Jon has been supported by our Together in a Crisis service over the last few months. Jon had previously been homeless, but he has recently moved into his own flat. Jon has been kind enough to share his story and has written a creative piece, illustrating how Together in a Crisis has transformed his life.
Here's Jon's story, in his own words.
When I was a child, my favourite film was Rocky.
I admired the protagonists’ resilience. No matter how many times he fell on the canvas, he got back up again. The punches inflicted on him by his opponent, far from deterring him, actually seemed to spur him on.
I have a plethora of faults. For the last 7 years, I have recognised them, and endeavoured to ameliorate myself. But I also have some qualities. Resilience is one of them. Which is why I think I identified so strongly with Sylvester Stallone’s character in Rocky.
On 13th October 2021 I moved into my own flat, having been homeless for 12 months and 2 weeks.
I was euphoric, I was extremely sleep deprived, and I was alone. I wanted to share my emotions and my gratitude with the people who mattered to me. The people who had been there for me during my difficult times.
Ewa, from Together in a Crisis, was one of those people.
I made a video to say thank you. I made one for Ewa. For my support workers from a previous hostel. For my closest friends, I may be resilient. But I’m also very lucky and very grateful, because I have people who care about me.
I wanted to tell those people how happy I was. Happiness, an emotion that I’d forgotten, was engulfing me at a breathtaking pace.
I’d like to tell you some of my story. To explain my journey a little bit.
My name is Jon. It used to be Jen. I was born biologically female. I’m 47. Until the age of 40, I identified as a gay woman. In the last 7 years, I’ve realised that I’m a heterosexual man. I was born with the wrong body.
When I was 22, I told my parents that I was a gay woman.
My mother said I needed to see a psychiatrist. She also asked me if my brother had “interfered” with me, and that had made me a lesbian. My father put his head in his hands and sobbed. The only other time I saw my father cry was at his mother’s funeral.
Upon hearing about my sexuality, my brother physically assaulted me.
The worst bit wasn’t the way he squeezed my throat so hard that I couldn’t breathe. It was the anger in his eyes. The way he held his face, inches from mine, and spat derogatory, homophobic words at me.
When I was 24, I met a girl. I was with her for 16 years.
In 2014, the UK government made marriage equal. In June 2014, after 16 years together, we got legally married. Three weeks after the ceremony, she left me. She was in love with someone else.
I first self-harmed in 2015. First suicide attempt the same year.
In 2017, a brief interlude of happiness. A relationship with a girl. In 2019, she finished the relationship. She was in love with someone else.
In 2019, I had nowhere to live. My Grandad was in a care home. I had no relationship with my family, other than my aunties, who said I could stay in my Grandad’s bungalow. I lived there for just over a year.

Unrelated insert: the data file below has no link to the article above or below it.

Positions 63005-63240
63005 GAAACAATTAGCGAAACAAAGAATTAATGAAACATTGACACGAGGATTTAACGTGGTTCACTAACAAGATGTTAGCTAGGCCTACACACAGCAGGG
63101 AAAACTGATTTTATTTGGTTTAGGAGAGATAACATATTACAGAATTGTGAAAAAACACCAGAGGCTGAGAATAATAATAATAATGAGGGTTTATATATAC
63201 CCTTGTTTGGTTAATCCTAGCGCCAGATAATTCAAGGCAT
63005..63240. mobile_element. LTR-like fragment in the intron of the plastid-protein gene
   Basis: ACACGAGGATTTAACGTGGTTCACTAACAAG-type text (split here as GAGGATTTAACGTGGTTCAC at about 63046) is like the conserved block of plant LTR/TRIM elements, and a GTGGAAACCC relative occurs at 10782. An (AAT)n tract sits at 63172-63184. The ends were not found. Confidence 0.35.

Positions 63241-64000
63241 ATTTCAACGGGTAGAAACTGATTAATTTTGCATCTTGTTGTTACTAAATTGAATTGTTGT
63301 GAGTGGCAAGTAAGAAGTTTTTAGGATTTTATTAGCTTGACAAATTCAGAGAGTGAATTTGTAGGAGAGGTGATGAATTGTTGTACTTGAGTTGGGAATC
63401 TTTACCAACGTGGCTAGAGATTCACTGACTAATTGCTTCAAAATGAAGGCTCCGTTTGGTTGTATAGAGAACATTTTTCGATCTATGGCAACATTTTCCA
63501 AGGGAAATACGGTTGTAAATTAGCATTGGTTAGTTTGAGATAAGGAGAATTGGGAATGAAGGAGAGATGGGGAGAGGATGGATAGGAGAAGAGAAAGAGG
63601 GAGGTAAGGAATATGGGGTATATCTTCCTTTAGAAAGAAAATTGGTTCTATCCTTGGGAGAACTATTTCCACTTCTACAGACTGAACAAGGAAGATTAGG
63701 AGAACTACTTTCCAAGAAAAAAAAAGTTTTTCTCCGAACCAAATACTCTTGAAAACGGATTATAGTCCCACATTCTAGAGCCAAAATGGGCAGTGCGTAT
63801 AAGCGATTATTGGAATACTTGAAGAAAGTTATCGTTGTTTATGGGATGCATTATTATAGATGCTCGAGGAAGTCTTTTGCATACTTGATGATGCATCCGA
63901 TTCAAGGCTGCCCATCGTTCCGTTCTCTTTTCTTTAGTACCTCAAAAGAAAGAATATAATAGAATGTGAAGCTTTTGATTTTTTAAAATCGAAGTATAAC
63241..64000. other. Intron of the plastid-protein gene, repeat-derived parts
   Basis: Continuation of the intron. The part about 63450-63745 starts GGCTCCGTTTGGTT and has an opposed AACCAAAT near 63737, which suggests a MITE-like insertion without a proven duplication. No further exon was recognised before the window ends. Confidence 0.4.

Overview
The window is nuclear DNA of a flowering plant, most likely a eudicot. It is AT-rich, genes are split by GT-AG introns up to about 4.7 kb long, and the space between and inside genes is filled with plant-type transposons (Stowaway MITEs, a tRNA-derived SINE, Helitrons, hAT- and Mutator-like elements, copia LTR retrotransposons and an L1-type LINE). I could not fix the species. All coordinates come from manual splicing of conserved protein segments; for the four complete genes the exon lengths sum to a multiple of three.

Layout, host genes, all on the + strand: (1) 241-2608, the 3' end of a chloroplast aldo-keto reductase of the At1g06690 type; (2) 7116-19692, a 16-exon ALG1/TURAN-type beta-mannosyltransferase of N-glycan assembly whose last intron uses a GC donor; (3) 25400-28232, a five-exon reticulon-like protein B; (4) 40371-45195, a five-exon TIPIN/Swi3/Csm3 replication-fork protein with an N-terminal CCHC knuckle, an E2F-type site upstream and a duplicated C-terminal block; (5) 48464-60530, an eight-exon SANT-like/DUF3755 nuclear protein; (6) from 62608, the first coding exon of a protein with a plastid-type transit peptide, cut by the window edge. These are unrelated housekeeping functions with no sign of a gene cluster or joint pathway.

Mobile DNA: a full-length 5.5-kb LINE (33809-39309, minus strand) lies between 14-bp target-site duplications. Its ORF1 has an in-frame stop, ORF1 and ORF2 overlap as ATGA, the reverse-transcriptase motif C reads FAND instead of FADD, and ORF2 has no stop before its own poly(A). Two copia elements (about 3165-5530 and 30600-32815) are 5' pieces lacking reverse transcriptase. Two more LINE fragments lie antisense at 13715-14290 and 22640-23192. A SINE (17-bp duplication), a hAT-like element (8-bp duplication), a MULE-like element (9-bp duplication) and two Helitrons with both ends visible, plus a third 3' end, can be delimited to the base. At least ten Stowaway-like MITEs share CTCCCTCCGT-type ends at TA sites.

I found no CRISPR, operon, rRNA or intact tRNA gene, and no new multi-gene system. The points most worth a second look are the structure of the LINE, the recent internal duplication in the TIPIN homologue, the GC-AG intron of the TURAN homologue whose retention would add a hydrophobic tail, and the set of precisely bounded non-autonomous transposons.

In December 2019, I came out as Jon. I told my friends and changed my name legally.
Not of my own volition, I told my mother that I was a heterosexual man. She refused to accept this. In April 2020, she stopped all communication with me.
I expedited my diagnosis of gender incongruence with private appointments.
The waiting list for gender reassignment surgery on the NHS in England is 10 years.
Meanwhile, my Grandad had passed away. His house was sold, and I had to leave. I had been applying for a council flat but to no avail. I had nowhere to go.
On 30 September 2020, I was homeless. And I was in debt due to the private gender psychologist appointments.
I lived in a homeless hostel for six months. During this period, I had to call the police four times, due to transphobic abuse.
In March 2021, I had my fourth nervous breakdown in six years. I managed to get a room in supported housing. I lived there for seven months.
On 13th October 2021, I got my own council flat.
Depression is a horrible, silent disease. In my experience, it makes you suicidal. It makes you reach levels of anger that frighten you. The longest I ever had to wait for therapy was 20 months. That was after a suicide attempt.
Services like Together in a Crisis, are, for me, the difference between life and death.
I’ve written a short piece.
Something to try to encapsulate my feelings, and to explain what a difference services like Together in a Crisis make.
Metaphorically, you are drowning.
You have been dropped into the Atlantic Ocean. It’s dark, it’s cold.
Everything that might have helped you feel safe, everything that was familiar to you, has been ripped from you.
You feel very alone.
You feel abandoned, forgotten.
Like you don’t matter.
Like if you gave in to the waves and disappeared, no one would notice, or care.
Then a service like Together in a Crisis comes along.
Metaphorically, it’s a lifeboat.
They encourage you to speak, even though you thought your mouth didn’t work anymore.
They listen, even though you don’t know if what you’re saying makes any sense.
They give pragmatic support, which is imperative, because you feel as helpless as a 4-year-old child.
They are empathetic and kind.
You had stopped believing you were worthy of receiving empathy and kindness.
You’re still scared, you’re still crying.
But you know you’re not on your own anymore.
You feel the antithesis of being on your own, in fact,
You have help. Help is here.
Without services like Together in a Crisis, you’d just let yourself sink into that cold, dark, deep water.
Thank you, Together in a Crisis, for being one of my lifeboats.